Unlocking the future

The wish to protect the status quo of the physical campus and the monopoly over credentials will inhibit large-scale educational transformation.

The wish to protect the status quo of the physical campus and the monopoly over credentials will inhibit large-scale educational transformation.

The future is about time frames. A year is a short time to experience the gravity of educational shifts, but large enough to spot the signals and drivers of change. The National Education Policy and its allied ideas of equity, quality and access remain popular forces for the future. But, there are less-debated subtle themes. Here are five such themes clustered from different signals and drivers, which allow us to align macro forces such as tech-innovations with tiny changes such as flexible curriculum.

Rise of alternative learning providers: Who is an alternative learning provider? Anyone from a YouTube teacher to a university offering an industry-partnered degree or an ed-tech venture. They come in different sizes, credibility, recognition, and cost. Quality standards range from good to bad to ugly. It is a shift from the traditional educational experience that operates around prescribed modules in specified sequence, with standardised evaluations and approval status. Such providers pioneer new models and innovations, and convert academic sessions into work-integrated learning. Their agile nature equips them to offer more affordable learning compared to most traditional institutions.

Non-traditional providers impact changes in pedagogy and credentialing, though they are neither widespread nor quick. For example, learning can be more solutionary , an advanced form of problem-centred learning, and will be portfolio-targeted and outcome-driven.

Cohort-based courses and new credentials: The last two years have seen unprecedented enrollments in MOOC platforms. While it may continue to attract learners, cohort-based interactive courses will be on the rise in the current year. These carry and cherish an active learning community in hybrid spaces and serve fewer learners but with higher engagement levels compared to MOOCs.

The employers’ focus on learning outcomes over traditional credentials will push the need for real-life work experiences. This will question the value of classroom seat-time and probably see some institutions experiment by merging theory and practice and designing an entire programme around field experience.. We may also see more collaboration among educational entities, businesses and civic organisations leading to new credentials and badges, particularly in technical courses.

Design your own degree: Designing individualised majors and minors has been around in many institutions abroad. Academic Bank of Credit (ABC), a proposed databank for accumulating and withdrawing learners’ credits supported by multiple-entry and exit across institutions, carries the seed of a rich learning experience in India. At a finer level of practice, learners can customise their degrees by bundling credit hours and modules, matching their interests.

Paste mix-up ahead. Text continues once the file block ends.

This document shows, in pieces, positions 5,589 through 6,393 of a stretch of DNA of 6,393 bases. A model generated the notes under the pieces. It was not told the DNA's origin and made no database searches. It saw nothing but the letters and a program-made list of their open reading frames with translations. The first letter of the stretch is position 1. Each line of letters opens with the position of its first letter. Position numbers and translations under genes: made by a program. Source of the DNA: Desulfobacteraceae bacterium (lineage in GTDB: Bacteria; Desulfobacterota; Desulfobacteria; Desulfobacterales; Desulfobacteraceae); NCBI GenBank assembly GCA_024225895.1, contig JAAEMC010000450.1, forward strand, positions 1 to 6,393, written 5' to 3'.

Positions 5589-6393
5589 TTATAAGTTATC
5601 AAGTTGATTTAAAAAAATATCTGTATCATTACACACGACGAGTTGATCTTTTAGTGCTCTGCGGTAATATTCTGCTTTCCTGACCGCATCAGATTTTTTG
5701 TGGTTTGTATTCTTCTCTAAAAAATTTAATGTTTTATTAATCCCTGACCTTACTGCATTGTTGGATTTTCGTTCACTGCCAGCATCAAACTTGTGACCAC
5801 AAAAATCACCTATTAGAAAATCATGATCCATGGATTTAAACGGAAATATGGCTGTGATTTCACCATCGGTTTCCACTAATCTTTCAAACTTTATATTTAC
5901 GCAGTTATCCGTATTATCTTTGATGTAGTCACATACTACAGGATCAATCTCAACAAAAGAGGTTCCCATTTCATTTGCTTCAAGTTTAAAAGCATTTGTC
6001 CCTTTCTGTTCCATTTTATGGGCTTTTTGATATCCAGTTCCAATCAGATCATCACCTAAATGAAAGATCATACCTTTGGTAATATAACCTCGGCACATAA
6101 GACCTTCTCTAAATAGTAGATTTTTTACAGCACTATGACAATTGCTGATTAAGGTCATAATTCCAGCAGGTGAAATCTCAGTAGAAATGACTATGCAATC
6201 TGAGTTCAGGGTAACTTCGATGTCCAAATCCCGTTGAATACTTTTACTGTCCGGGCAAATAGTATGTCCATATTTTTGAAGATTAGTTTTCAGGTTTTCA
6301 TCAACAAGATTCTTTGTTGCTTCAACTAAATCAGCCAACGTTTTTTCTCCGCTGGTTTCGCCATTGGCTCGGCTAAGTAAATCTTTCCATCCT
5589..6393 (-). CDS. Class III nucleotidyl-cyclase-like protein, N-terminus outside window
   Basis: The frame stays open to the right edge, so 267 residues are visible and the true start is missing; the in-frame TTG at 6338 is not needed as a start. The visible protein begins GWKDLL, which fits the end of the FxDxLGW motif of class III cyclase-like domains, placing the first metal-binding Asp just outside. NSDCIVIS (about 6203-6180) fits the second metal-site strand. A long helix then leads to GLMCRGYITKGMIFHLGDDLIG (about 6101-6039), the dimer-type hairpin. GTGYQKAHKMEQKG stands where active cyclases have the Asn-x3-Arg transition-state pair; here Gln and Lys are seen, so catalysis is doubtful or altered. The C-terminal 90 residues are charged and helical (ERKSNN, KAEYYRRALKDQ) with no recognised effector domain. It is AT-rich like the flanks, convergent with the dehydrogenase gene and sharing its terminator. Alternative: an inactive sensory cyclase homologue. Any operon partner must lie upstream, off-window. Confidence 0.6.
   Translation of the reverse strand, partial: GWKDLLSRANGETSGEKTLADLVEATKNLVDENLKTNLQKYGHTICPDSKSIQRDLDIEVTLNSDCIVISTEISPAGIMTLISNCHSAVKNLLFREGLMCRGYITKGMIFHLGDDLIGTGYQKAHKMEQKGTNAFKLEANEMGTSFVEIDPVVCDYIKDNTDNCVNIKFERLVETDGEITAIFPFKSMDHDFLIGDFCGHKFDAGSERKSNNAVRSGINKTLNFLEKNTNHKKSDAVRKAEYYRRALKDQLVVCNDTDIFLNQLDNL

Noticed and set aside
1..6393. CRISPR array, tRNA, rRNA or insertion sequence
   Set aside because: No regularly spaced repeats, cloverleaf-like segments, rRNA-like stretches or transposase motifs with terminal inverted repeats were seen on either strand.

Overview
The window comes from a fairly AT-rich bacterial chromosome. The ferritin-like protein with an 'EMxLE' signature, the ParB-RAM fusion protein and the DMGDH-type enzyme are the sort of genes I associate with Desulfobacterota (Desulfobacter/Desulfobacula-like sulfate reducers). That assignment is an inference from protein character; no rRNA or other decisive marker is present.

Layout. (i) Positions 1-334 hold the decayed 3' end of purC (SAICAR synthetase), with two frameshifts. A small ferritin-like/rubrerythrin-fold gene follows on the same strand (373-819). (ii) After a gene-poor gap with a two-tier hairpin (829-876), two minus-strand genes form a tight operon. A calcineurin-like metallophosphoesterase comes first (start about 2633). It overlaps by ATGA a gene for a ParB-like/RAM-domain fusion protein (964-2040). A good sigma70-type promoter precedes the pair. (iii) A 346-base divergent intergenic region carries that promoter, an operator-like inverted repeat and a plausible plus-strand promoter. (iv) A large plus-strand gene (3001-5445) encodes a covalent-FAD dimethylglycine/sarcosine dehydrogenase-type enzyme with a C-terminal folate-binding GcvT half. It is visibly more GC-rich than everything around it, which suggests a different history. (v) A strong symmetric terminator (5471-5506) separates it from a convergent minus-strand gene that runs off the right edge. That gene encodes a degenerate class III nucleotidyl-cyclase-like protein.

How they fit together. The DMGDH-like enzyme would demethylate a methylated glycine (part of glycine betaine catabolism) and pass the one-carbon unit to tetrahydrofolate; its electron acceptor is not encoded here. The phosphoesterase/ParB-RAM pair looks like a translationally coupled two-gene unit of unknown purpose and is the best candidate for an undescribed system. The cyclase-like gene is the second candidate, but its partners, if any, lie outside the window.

Ecoversities and sustainability: What if learners and communities reclaim the diversity of knowledge, ecologies, cultures and economies? The answer lies in Ecoversities, a movement and model that re-imagines education through ecological leadership. The Ecoversity Alliance has more than a hundred learning spaces in the world and some are in India. They currently reside on the margins and mainly cater to independent and alternative learners. They may not come to the mainstream soon, but will endure as a reminder of the possibilities of education on a fragile planet. For the rest of the learning community, the educational response to the climate emergency is already delayed. Some progressive institutions will voluntarily opt for carbon-aware practices. But the majority need a regulatory push.

Experiments ahead: The future of education is neither a one-step process nor a policy panacea. It is a path with ambiguities that simultaneously demand stability and innovation. Experiments allow us to balance this paradox. So, institutions, communities and countries that are open for experimentations will benefit in the future. Creating a preferred future is far different from preparing for the future. Creating requires questioning the assumptions and opening to a series of micro-level education experiments to address the uncertainties.

What will not change?

The future is also about resistance. We will continue to talk about blended learning even as questions of digital inequity and pedagogical readiness are raised. The wish to protect the status quo of the physical campus and the monopoly over credentials will inhibit large-scale educational transformation. On the other hand, the larger narrative of education will maintain its obsession with competitive exams, quality-talks, and ranking-romance.

Disclaimer: The views mentioned here are personal

The writer is an Education Officer with the University Grants Commission.

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Printable version | May 21, 2022 1:11:36 am |